The Divided Horsecloth
by translated by Eugene Mason
Each owes it to his fellows to tell as best he may, or, better still, to
write with fair enticing words, such deeds and adventures as are good
and profitable for us to know. For as men come and go about their
business in the world, many things are told them which it is seemly to
keep in remembrance. Therefore, it becomes those who say and relate,
diligently and with fair intent to keep such matters in thought and study,
even as did our fathers before us. Theirs is the school to which we all
should pass, and he who would prove an apt scholar, and live beyond his
day, must not be idle at his task. But the world dims our fine gold: the
minstrel is slothful, and singers forget to sing, because of the pain and
travail which go to the finding of their songs. So without waiting for any
to-morrow, I will bring before you a certain adventure which chanced,
even as it was told to me.
Some seven years ago it befell that a rich burgess of Abbeville
departed from the town, together with his wife, his only son, and all his
wealth, his goods and plenishing. This he did like a prudent man, since
he found himself at enmity with men who were stronger and of more
substance than he. So, fearing lest a worse thing should bechance him,
from Abbeville he went up to Paris. There he sought a shop and
dwelling, and paying his service, made himself vassal and burgess of the
King. The merchant was diligent and courteous, his wife smiling and
gracious, and their son was not given over to folly, but went soberly,
even as his parents taught him. Much were they praised of their
neighbours, and those who lived in the same street often set foot in their
dwelling. For very greatly are those loved and esteemed by their fellows
who are courteous in speech and address. He who has fair words in his
mouth receives again sweet words in his ear, and foul words and foul
deeds bring naught but bitterness and railing. Thus was it with this
prudent merchant. For more than seven years he went about his
business, buying and selling, concerning himself with matters of which he
had full knowledge, putting by of his earnings a little every day, like a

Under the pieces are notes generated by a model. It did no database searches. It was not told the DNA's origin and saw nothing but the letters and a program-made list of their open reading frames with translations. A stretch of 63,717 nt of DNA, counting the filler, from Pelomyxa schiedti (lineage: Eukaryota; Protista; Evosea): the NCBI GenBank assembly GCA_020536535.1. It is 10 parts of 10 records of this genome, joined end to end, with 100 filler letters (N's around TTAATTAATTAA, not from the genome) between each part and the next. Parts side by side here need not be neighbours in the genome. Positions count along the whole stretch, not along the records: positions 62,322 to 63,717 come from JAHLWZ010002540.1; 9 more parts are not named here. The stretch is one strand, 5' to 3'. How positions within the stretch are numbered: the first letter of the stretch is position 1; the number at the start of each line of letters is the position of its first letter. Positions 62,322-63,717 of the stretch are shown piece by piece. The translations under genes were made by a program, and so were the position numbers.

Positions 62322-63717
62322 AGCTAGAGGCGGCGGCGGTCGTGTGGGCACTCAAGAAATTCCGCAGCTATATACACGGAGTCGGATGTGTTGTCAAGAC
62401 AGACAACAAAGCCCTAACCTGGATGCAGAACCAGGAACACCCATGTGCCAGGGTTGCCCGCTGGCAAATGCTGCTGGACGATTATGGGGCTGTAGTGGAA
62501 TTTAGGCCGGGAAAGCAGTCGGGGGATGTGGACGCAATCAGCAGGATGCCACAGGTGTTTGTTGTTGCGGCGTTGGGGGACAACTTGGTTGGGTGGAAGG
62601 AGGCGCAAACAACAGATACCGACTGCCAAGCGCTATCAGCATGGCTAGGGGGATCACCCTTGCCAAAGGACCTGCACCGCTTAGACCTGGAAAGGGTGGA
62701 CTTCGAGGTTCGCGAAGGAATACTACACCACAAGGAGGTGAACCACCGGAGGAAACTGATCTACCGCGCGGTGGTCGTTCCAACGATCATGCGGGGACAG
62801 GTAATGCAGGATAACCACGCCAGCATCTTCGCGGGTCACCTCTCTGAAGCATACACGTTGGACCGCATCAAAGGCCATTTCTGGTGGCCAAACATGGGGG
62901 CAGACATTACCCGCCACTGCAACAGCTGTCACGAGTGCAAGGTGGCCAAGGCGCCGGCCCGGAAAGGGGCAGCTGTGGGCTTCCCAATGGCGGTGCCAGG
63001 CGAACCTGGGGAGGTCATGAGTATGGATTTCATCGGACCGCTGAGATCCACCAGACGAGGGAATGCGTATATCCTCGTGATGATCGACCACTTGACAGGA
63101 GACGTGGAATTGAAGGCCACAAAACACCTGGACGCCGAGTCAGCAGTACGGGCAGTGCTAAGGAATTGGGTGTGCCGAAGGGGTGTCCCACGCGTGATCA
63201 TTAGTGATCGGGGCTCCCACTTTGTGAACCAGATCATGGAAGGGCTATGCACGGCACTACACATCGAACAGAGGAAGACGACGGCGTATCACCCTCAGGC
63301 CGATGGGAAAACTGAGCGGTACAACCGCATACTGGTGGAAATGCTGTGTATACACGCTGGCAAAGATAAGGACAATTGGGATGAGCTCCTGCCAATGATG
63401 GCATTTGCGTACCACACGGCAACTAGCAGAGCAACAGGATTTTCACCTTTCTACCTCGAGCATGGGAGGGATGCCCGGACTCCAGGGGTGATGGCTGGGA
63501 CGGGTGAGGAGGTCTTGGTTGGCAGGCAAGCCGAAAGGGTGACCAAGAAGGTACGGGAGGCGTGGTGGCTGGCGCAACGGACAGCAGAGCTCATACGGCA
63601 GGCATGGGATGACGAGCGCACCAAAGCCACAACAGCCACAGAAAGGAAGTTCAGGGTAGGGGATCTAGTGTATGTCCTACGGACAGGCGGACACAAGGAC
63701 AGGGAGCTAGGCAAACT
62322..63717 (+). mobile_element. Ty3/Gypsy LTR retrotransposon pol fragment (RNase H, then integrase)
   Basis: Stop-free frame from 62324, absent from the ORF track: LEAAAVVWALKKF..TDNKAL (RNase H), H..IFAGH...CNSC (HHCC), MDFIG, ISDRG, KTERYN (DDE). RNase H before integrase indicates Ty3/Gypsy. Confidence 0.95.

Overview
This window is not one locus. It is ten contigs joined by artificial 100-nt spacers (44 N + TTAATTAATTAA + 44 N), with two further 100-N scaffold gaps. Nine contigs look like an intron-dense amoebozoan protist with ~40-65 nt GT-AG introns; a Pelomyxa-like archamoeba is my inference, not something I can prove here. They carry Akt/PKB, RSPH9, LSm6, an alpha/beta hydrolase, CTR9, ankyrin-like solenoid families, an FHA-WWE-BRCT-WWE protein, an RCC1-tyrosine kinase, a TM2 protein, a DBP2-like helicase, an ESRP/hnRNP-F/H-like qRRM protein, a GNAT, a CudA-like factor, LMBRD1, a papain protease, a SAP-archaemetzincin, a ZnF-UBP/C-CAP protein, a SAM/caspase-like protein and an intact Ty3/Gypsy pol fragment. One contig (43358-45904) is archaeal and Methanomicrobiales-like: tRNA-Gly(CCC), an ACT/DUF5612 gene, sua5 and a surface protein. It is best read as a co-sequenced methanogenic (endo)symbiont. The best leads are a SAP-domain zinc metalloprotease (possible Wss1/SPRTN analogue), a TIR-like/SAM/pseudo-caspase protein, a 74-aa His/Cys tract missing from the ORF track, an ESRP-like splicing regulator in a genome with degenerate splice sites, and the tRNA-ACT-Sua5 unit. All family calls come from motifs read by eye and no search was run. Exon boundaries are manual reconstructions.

wise and worthy citizen. So this wealthy merchant lived a happy
blameless life, till, by the will of God, his wife was taken from him, who
had been his companion for some thirty years. Now these parents had
but one only child, a son, even as I have told you before. Very grievously
did he mourn the death of her who had cherished him so softly, and
lamented his mother with many tears, till he came nigh to swoon. Then,
to put a little comfort in his heart, his father said to him—
"Fair son, thy mother is dead, and we will pray to God that He grant
her mercy in that day. But dry now thine eyes and thy face, for tears can
profit thee nothing. By that road we all must go, neither can any man
pass Death upon the way, nor return to bring us any word. Fair son, for
thee there is goodly comfort. Thou art a young bachelor, and it is time to
take thee a wife. I am full of years, and so I may find thee a fair marriage
in an honourable house I will endow thee with my substance. I will now
seek a bride for thee of birth and breeding—one of family and descent,
one come of ancient race, with relations and friends a gracious company,
a wife from honest folk and from an honest home. There, where it is
good and profitable to be, I will set thee gladly, nor of wealth and
moneys shalt thou find a lack."
Now in that place were three brethren, knights of high lineage,
cousins to mighty lords of peerage, bearing rich and honourable blazons
on their shields. But these knights had no heritage, since they had
pawned all that they owned of woods and houses and lands, the better
to take their pleasure at the tourney. Passing heavy and tormented were
these brethren because in no wise might they redeem their pledge. The
eldest of these brothers had a daughter, but the mother of the maid was
dead. Now this damsel owned in Paris a certain fair house, over against
the mansion of the wealthy merchant. The house was not of her father's
heritage, but came to her from her mother, who had put the maid in
ward to guardians, so that the house was free from pledge. She received
in rent therefrom the sum of twenty Paris pounds every year, and her
dues were paid her right willingly. So the merchant, esteeming her a lady
of family and estate, demanded her hand in marriage of her father and
of all her friends. The knight inquired in his turn of the means and
substance of the merchant, who answered very frankly
"In merchandise and in moneys I have near upon fifteen hundred